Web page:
Mar 17, 2018 8:32 am
The higher the pole count and number of stator teeth, the lower the resistive losses in general and the better the torque per weight density.
Would you care to try putting some number behind that?

Large pole count, means large diameter. A large diameter means more inter-phase stretches of conductor. That means larger resistive losses regardless of the aspect ratio of the teeth. It (high pole count) also means more core laminates outside of the teeth -- hub or rim of the stator -- so more eddy current losses.

It also means more backiron, which whilst stationary relative to the PMs, sees wildly fluctuating flux transitions as it rotates through, and makes and breaks magnetic circuits with the alternating fields in the teeth. More losses.

If the "end turns are bad" view of the world was true, they'd be so inefficient, nobody would make them.

The primary advantage to large diameter, is greater torque from the longer moment of leverage.
Last edited by Buk___ on Mar 17, 2018 11:05 am, edited 2 times in total.

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Re: End turns bad?

Post by Toorbough ULL-Zeveigh » Mar 17, 2018 10:59 am

liveforphysics wrote:
Mar 16, 2018 6:37 pm
All labels with respect to magnetics are just human constructed labeling of confusion.
ima glad you pheel that way, we musta had the same prof :)
so you're the battery guru then why not let everyone in on the open secret amongst ee's (in buk-buk-BUKAW's other thread.)
how super "capacitors" are mislabelled & not reely capacitors at all.
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Re: End turns bad?

Post by Punx0r » Mar 17, 2018 12:01 pm

Buk___ wrote:
Mar 16, 2018 5:22 pm

That's a great question. If you take the Bionx D; at the very least, 30% of the copper in that motor (closer to 35% once you take the inter-phase tooth spans and the phase wire connections into consideration) would be considered unproductive by the "end turns bad" critera.

Once you add all the other losses, that motor would be less than 60% efficient. It just doesn't work that way.
No, it's not. This is a very basic failure in arithmetic and logic that calls into question various other claims. You might as well claim that putting 1m of phase wires on the motor means it can never exceed 50% efficiency.
Last edited by Punx0r on Mar 17, 2018 3:53 pm, edited 2 times in total.

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Re: End turns bad?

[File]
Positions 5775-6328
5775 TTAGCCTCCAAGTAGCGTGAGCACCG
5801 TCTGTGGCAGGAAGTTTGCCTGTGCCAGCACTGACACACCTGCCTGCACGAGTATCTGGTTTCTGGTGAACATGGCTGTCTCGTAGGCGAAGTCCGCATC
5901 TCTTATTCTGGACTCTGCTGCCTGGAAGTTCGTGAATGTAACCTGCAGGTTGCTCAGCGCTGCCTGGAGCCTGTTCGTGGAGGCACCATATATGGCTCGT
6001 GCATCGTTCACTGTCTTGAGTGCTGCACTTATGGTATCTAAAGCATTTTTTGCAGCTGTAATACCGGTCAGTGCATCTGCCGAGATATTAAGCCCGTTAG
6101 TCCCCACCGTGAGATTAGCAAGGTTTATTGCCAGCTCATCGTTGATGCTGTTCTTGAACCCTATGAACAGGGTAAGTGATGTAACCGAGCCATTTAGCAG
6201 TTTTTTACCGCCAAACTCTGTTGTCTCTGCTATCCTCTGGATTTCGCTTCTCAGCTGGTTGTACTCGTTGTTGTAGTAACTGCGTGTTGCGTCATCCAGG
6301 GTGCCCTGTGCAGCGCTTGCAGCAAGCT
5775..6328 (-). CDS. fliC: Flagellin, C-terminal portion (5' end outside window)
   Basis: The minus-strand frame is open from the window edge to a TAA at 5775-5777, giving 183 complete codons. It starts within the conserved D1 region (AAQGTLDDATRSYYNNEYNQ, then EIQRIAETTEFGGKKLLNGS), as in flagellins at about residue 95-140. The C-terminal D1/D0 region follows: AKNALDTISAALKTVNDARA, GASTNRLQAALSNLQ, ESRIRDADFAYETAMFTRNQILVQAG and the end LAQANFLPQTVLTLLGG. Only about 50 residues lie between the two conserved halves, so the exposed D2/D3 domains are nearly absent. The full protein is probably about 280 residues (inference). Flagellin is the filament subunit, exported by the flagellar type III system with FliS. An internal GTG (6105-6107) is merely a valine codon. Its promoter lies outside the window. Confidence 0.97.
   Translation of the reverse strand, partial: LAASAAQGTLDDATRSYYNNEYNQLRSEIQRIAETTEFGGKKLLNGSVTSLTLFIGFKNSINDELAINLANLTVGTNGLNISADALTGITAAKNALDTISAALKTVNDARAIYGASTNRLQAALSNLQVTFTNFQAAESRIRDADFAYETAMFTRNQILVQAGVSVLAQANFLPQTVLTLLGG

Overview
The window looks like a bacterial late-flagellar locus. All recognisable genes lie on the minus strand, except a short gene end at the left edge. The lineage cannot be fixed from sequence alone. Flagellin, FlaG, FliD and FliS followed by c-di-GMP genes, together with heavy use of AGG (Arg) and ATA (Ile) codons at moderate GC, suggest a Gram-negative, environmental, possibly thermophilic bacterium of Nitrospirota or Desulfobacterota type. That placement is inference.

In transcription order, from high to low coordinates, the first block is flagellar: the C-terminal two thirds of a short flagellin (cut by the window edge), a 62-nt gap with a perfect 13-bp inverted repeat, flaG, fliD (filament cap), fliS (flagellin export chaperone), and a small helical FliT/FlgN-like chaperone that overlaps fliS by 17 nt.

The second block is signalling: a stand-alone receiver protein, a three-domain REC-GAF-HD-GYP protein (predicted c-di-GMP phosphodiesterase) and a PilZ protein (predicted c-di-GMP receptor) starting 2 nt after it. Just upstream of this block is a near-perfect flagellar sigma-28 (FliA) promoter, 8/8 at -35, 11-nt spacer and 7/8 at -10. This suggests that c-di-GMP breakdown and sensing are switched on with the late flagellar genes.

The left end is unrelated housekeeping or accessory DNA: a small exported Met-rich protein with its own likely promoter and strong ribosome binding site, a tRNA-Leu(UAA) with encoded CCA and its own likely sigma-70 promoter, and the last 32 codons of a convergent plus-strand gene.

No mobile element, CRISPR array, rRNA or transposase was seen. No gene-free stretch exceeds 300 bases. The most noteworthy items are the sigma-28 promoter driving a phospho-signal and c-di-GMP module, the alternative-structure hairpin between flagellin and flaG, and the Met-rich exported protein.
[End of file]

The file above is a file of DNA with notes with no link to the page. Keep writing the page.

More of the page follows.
Post by madin88 » Mar 17, 2018 1:57 pm

Buk___ wrote:
Mar 17, 2018 10:46 am
madin88 wrote:
Mar 17, 2018 8:32 am
You don't read other users posts?
I do. I've read every post in this thread (except for the recent ones by one male member), very thoroughly.

What I've been specifically looking for is some semblance of an explanation that goes beyond: "Cos I told you so; why you no listen!"

An appropriate aphorism: In the absence of evidence, opinion is indistinguishable from prejudice.

(There is that other one about opinions, but that's rude :) )
It seems not, because the realtionship between the percentage of endturn copper mass and ETA is not like you still believe.

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Re: End turns bad?

Post by Buk___ » Mar 17, 2018 6:43 pm

madin88 wrote:
Mar 17, 2018 1:57 pm
It seems not, because the realtionship between the percentage of endturn copper mass and ETA is not like you still believe.
Hm. I suggest that you re-read what I wrote. I don,t believe there is any relationship between end-turn mass and ETA (which I didn't even mention).

Whilst you continue to argue against that which I did not say,...

What did I actually say.

In the BionX D, with 84 teeth and an air gap circumference of 42", that's 1/2" per tooth. With an ~2.5:1 ratio of tooth face to gap, the tooth faces are 3/8". With room for 2 layers of 18AWG within the axial undercut, that leaves 0.214" as the axial width of the teeth.

Converting to metric to be consistent with your thread data, 5.445mm.

Layer 1: has 24mm of copper running axially, and 10.89mm of end turn: 10.89 / (24.0+10.89) = 31.21% end turn.
Layer 2: has 28.08mm running axially, and 14.96mm of end turn: 14.96 / (28.08+14.96) = 34.75% end turn

So, an average of 32.98% of the windings are end turns. Almost 1/3rd; I was being conservative when I said 30%!

Now let's consider the laminations:

With 4,436mm^3 of 0.018" US Steel Type 2, with a rating of 3.35W/lb (at 60Hz and 1.5T), what do you estimate your eddy current losses to be at (say) 1600Hz and 1T?

At certified rating of 60Hz/1.5T, it would be 35W; but eddy current losses are tricky. Beyond the headline "Finner is be'erer", there are a few other considerations to take into account; like frequency, harmonics, field strength...

BTW: When you were taking your BionX'D apart and taking all those photos your posted, did you notice:

How the phase wires -- red, white, black -- split into 4?
How those 4 sub-phase wires went to slots that were 90° apart, with 7-teeth between each of the 3 phases in each of the 4 quadrants?
Does 7 * 3 * 4 mean anything to you?

Do you remember your discussion with Justin_LE about whether this motors was 44000 eRPM or 22000 eRPM?